For one bright, shining school year—fifth grade, to be precise—I experienced the joy of unbridled learning. I was part of a pilot education program in Memphis called Creative Learning in a Unique Environment, CLUE for short.
Even though I escaped my regular classroom to attend CLUE class for only a few hours each week, it made a lasting impression on me. More than any other factor in my life—including wonderful mentors in college and a family full of talented and dedicated educators—it shaped my attitudes and habits as a lifelong learner, my work as an advocate for authentic education, and, most of all, my parenting.
The special class wasn’t about absorbing facts and figures; it was about exercising our minds in all kinds of ways.
We practiced logic as well as creative pursuits. We learned to identify different forms of propaganda and to form and express our own opinions in a respectful way. Our multi-age class worked to solve interesting problems in pairs, small groups, and larger teams. We each worked (though it felt more like play) for months on an independent project of our own choosing. We took our time, and we went deep. Our teacher guided us with a light touch, granting us respect and autonomy as unique individuals to follow our curiosity and passions.
I don’t know how I got into the program; maybe it was a test (we did have low-key “achievement tests” back then), or maybe it was a teacher recommendation.
I recall thinking, after that mind-blowing first day of this creative class, that it wasn’t fair. Why didn’t all my classmates get to skip some of the boring, routine stuff to join the CLUE kids where the real action was?
Why couldn’t learning be like that every day, in every classroom?
I was still asking those questions almost 30 years later in Austin, Texas, when it was time to choose a school for my son. My husband and I had been active supporters of our neighborhood elementary school and loved the principal, faculty, and community. I had volunteered as a reading tutor and saw how hard the teachers and students worked.
But I also saw the odds they were up against and the rigidly imposed requirements that made teaching and learning more difficult, less natural, and way less fun than they should be.
I believed (and still do) in public education. Yet I was haunted by that creative learning program—by memories of how enriching and liberating school could be.
I also knew that my son, on the verge of kindergarten, would not fit easily into that school environment. He’s an artist and a diver, you see. He dives deeply into subjects and activities that intrigue him and comes up for air only when clearly necessary. He’s a kid who at age four would spend an entire day creating a life-size replica of the Starship Enterprise out of cardboard boxes. Or draw a maze so intricate that his Dad and I would need a magnifying glass to find our way through it. His self-directed learning style and intense interests would not be nurtured in the world of tedious worksheets, test prep, and the-bell-just-rang-so-we-all-must-move-on-to-the-next-thing.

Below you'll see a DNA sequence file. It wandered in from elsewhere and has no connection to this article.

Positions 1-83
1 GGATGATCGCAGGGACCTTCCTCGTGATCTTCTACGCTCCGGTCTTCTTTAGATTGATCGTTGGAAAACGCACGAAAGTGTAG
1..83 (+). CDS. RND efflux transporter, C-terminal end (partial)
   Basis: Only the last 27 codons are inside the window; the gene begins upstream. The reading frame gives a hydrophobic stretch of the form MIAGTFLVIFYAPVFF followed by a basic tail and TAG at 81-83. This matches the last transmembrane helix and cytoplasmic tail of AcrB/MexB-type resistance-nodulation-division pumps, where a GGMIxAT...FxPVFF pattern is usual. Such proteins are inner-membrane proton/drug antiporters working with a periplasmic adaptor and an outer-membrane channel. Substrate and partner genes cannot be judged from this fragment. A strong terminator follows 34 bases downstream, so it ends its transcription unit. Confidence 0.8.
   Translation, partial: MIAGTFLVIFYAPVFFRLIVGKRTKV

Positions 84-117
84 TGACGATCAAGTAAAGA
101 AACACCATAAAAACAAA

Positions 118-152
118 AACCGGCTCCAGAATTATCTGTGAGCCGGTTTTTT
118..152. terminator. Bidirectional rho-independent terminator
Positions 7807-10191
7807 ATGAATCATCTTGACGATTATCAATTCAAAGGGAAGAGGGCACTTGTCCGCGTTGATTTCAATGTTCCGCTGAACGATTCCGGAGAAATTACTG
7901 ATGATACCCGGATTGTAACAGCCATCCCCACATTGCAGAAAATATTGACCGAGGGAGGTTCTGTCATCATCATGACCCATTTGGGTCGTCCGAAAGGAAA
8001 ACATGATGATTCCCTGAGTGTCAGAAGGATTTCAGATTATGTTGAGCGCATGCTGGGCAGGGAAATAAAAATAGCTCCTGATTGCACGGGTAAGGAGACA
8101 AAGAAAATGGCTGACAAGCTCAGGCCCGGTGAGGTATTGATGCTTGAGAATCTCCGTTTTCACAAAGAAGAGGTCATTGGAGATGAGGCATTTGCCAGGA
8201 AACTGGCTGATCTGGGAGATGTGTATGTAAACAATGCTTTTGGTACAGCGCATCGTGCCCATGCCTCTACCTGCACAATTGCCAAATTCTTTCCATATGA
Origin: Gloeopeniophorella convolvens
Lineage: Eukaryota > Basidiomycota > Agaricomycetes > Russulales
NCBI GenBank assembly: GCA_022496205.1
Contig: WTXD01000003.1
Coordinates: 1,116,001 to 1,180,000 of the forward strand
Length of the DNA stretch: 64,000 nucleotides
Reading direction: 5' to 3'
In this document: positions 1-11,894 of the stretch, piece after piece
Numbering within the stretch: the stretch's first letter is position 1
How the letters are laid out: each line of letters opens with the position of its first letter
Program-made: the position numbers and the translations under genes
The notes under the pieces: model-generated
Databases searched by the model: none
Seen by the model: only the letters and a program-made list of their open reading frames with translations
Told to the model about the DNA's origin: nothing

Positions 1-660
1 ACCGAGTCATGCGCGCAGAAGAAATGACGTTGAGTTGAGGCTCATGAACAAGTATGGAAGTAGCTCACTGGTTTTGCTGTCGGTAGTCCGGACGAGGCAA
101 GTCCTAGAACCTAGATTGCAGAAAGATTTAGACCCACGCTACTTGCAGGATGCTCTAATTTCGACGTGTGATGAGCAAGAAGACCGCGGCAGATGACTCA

We found a new charter school that promised more project-based learning, more time for the arts, more outdoor experiences, and less teaching to the test than the regular public schools, and it worked pretty well for kindergarten through second grade.
When the high-stakes testing began in third grade, things took a turn for the worse. Teacher and student stress levels rose, free choice and art time diminished, and the spark disappeared from my son’s eyes. Eventually and reluctantly, we withdrew from that school and began to explore alternatives.
To my delight, I discovered a whole new world of interesting, effective schools right in Austin, including some innovative programs within public schools. While no single approach is right for every student, each works beautifully for some.
From homeschooling co-ops to interest-based clubs for unschoolers, from Montessori and Waldorf to Sudbury and Self-Design, from the eclectic homegrown elementary school to the middle school fine arts academy to the liberal arts college–style high school, Austin offers more options, and more affordably, than I ever imagined—or most Austinites know.
Once my son had enrolled in an alternative “microschool” and he returned to his happy, engaged self, I was barraged with questions from friends and acquaintances. “How did you find out about that school?” “Why have I never heard of it?” “Are there any others you know about in my part of town that might be a good fit for my kid?”
I soon realized that because most of these programs were intentionally small and striving to keep tuition low, they had minimal budgets for marketing, depending mainly on word-of-mouth. Families who didn’t happen to be in hearing range were out of luck. They didn’t have a clue.
That’s why I created Alt Ed Austin, became an educational consultant, and helped found the nonprofit Education Transformation Alliance, a group of local educators who are collaborating to increase public awareness of alternative education and fund scholarships to make them accessible to more families. So when we as Austin parents look back on our educational choices for our kids, let no one say we were clueless!
Teri Sperry runs Alt Ed Austin, a consulting service dedicated to helping parents find the right educational fit for their kids. As a passionate advocate for education transformation, Teri spends much of her time researching and writing about education, consulting with parents about schooling options for their children, and working with educators to support and strengthen the local “alt ed” community.
Photo credit: Austin Tinkering School